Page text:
MDAR offers three course levels for participants who are 1) thinking about farming, 2) gearing up to start, with secure access to land, or 3) already operating Massachusetts agricultural enterprise. Our courses are not offered online because participants confirm greater benefit when they have a peer group to share ideas with over several consecutive weeks. Enrollment is limited to facilitate discussion. Attendance by the registrant (or an informed substitute) is required at all scheduled sessions. Fees are kept low through MDAR support, and a partner may attend at no additional cost.
Explorers – For those who are just thinking about getting into farming or are expanding a hobby to an income-generating scale: “Exploring the Small Farm Dream” offers guidance and feedback to help make informed decisions about whether or not to take the plunge – and how to proceed in the first stages of feasibility. Five sessions over 6 weeks on weekday evenings. Cost per enterprise – $100. Amherst 2014 November 5, 12, 19, December 3, 10 – and Marlborough 2015 March 3, 10, 17, 24, 31
Planners – For those a step beyond Explorer who have a strong sense of what they intend to do and where: “Planning for Start-up” is a gut check before making significant investments of time and money. It requires completion of Explorer, or equivalent programs and experience. Planners have already made the decision to farm on a revenue generating scale, and have secured the land and initial finances to do so. Six sessions over 8 weeks on Saturday mornings. Cost per enterprise – $150. Amherst Only 2014 November 1, 8, 15, 22, December 6, 13
Established Farmers – For those already operating a commercial agricultural enterprise and in need of a comprehensive business plan. “Tilling the Soil of Opportunity” offers a chance to assess, regroup, plan 5 years ahead and finance expansion, or clarify transfer/succession. The course draws on peer experience, Instructor knowledge and guest speakers. This course is USDA/FSA certified for “Borrower Training”. Graduates may qualify for individual post-course technical assistance. Ten sessions over 11 weeks on weekday evenings. Cost per enterprise – $200. Dates and location to be determined between November and March 2014-15
We offer each course once per year, sometimes both in eastern and a western locations if local demand exists. Registration is rolling, so those who have completed an application (no payment until enrollment is complete) receive priority when locations and dates are finalized.
Email information/application requests to firstname.lastname@example.org
While preparing to write my first SEMAP Spotlight, I figured it would be a good idea to visit C.N. Smith Farm in East Bridgewater early afternoon during a weekday. Anyone who has traversed across Southeastern Massachusetts during the autumn in search of fresh fruits and vegetables is well-acquainted with just how active farm stores and stands can be on the weekends. What struck me as I walked into the farm store was how many people were out shopping and picking midday…not a deluge, but a good, constant stream. “Come on the weekend,” the cashier said. “The cider donuts are legendary.” Ma’am, you had me at “cider donuts”. Putting aside my daydream of the farm’s homemade apple cider donuts, I met with Chris Smith and Caryl Guarino, the brother and sister duo that run C.N. Smith Farm, our SEMAP Spotlight Farm for October.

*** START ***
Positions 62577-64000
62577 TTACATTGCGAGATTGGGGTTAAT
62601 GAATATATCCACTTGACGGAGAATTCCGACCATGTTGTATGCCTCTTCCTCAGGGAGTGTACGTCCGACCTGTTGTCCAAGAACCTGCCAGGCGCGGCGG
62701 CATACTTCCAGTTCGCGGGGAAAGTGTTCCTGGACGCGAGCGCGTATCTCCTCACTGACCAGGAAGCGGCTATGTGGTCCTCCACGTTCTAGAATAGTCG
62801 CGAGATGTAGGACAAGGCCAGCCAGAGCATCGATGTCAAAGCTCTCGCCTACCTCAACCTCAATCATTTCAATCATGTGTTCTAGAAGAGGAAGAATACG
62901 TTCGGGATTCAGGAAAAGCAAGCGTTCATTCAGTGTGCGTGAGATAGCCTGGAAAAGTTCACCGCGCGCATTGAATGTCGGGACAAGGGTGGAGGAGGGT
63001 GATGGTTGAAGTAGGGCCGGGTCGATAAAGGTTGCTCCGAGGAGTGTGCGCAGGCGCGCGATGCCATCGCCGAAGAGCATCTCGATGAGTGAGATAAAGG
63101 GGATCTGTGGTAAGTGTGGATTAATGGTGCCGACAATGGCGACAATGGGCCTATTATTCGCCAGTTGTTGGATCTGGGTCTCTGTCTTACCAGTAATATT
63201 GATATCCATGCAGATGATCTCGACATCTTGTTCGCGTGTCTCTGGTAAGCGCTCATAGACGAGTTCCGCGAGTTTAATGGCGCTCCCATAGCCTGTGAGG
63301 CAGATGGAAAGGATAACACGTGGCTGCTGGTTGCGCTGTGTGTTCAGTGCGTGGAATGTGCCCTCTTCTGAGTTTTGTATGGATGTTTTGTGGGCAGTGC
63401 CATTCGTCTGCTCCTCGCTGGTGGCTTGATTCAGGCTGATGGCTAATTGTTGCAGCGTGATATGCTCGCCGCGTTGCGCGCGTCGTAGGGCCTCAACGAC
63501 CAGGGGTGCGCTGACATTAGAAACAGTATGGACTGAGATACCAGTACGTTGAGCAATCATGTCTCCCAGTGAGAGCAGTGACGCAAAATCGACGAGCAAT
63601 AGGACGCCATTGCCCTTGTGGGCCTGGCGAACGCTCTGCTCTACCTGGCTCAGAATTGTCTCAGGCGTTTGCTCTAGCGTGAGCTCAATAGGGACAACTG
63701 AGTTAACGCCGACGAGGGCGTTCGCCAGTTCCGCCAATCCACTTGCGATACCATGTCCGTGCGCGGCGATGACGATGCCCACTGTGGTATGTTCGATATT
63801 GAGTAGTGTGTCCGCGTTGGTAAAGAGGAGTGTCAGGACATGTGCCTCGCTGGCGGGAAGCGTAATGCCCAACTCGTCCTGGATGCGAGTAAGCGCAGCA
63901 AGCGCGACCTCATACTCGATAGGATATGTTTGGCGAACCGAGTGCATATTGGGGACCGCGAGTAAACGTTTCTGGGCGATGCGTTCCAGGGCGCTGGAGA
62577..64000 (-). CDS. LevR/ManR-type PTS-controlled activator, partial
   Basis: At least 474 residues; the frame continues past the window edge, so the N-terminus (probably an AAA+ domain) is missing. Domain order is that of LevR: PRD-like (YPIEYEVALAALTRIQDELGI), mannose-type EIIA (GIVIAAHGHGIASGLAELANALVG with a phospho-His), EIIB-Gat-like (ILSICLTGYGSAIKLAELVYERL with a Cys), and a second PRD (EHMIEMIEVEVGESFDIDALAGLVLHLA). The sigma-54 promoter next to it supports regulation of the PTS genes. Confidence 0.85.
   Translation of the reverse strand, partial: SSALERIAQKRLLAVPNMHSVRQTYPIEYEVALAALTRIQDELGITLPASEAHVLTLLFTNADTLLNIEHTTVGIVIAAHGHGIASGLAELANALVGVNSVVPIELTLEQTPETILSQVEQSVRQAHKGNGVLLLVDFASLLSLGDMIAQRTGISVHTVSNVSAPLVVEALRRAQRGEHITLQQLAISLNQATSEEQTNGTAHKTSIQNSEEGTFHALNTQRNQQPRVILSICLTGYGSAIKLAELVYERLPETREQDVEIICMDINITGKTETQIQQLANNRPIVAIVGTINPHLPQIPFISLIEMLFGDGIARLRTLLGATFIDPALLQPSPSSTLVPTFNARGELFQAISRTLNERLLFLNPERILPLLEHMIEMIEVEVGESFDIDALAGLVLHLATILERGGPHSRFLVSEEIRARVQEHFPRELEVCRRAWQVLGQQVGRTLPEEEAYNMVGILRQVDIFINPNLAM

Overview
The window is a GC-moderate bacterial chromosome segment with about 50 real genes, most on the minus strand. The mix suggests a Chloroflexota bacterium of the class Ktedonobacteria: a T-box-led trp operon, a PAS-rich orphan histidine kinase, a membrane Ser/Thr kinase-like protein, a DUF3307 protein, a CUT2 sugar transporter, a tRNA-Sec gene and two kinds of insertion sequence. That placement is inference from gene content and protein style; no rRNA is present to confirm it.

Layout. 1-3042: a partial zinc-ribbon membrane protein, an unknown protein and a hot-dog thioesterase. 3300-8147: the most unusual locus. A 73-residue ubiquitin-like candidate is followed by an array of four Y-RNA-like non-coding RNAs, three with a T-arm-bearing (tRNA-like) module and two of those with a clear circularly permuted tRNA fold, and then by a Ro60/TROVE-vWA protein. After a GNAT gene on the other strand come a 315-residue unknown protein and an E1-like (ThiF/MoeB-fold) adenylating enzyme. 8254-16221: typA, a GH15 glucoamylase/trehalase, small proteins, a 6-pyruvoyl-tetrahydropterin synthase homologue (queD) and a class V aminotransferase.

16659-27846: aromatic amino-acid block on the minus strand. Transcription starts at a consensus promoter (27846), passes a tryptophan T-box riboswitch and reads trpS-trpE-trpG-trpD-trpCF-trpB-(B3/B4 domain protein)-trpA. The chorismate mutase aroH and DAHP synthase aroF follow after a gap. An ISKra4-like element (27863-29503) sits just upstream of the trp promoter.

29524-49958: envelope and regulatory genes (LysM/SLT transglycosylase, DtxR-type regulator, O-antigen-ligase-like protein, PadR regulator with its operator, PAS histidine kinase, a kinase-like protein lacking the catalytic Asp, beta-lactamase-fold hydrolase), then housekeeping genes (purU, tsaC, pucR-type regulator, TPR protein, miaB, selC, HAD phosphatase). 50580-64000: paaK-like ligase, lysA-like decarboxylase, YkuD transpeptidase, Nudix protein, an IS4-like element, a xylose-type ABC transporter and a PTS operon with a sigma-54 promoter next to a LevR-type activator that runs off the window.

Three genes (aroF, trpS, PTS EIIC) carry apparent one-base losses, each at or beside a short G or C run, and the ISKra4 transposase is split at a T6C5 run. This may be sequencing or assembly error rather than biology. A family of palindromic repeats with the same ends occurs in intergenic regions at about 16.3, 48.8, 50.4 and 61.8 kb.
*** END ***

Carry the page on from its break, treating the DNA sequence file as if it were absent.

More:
Third generation farmers, Chris and Caryl represent the culmination of over 80 years of family farming in East Bridgewater. With more than 60 of their 93 acres in production, they employ anywhere from 7 to 10 part-time farmers and a few full-timers as well. They also farm another 20 acres offsite for corn and squash. “Understand what the customer wants, and adapt,” Chris replied when I asked them both the secret to their success and longevity. Not a completely novel concept, but one that’s not always easy to accomplish. C.N. Smith Farm, however, has a proven history of adapting. When it was founded, they focused predominantly on poultry and eggs. When Chris and Caryl’s father assumed leadership, his passion was strawberries. These days, a panoply of fruits, vegetables, and berries are grown here, but clearly “pick your own” is a huge part of the equation.
The PYO fruits and berries at C.N. Smith include strawberries in June and July, blueberries in July and August, raspberries and peaches in August and, of course, apples from Labor Day to Columbus Day. Chris pointed to the greenhouse filled with Halloween decorations adjacent to the store and the large selection of jams and other prepared foods as an indication that, while apple picking is coming to an end, there’s always something going on. Additionally, Caryl is in charge of greenhouse production at the Garden Center, and they offer a wide variety of heirloom vegetable plants, perennials, annuals, topiary and growing supplies. They also carry fruit trees and bushes through partnerships with other farmers and growers. As we approach the colder months, visitors to the farm can find a large collection of their winter squash and pumpkins.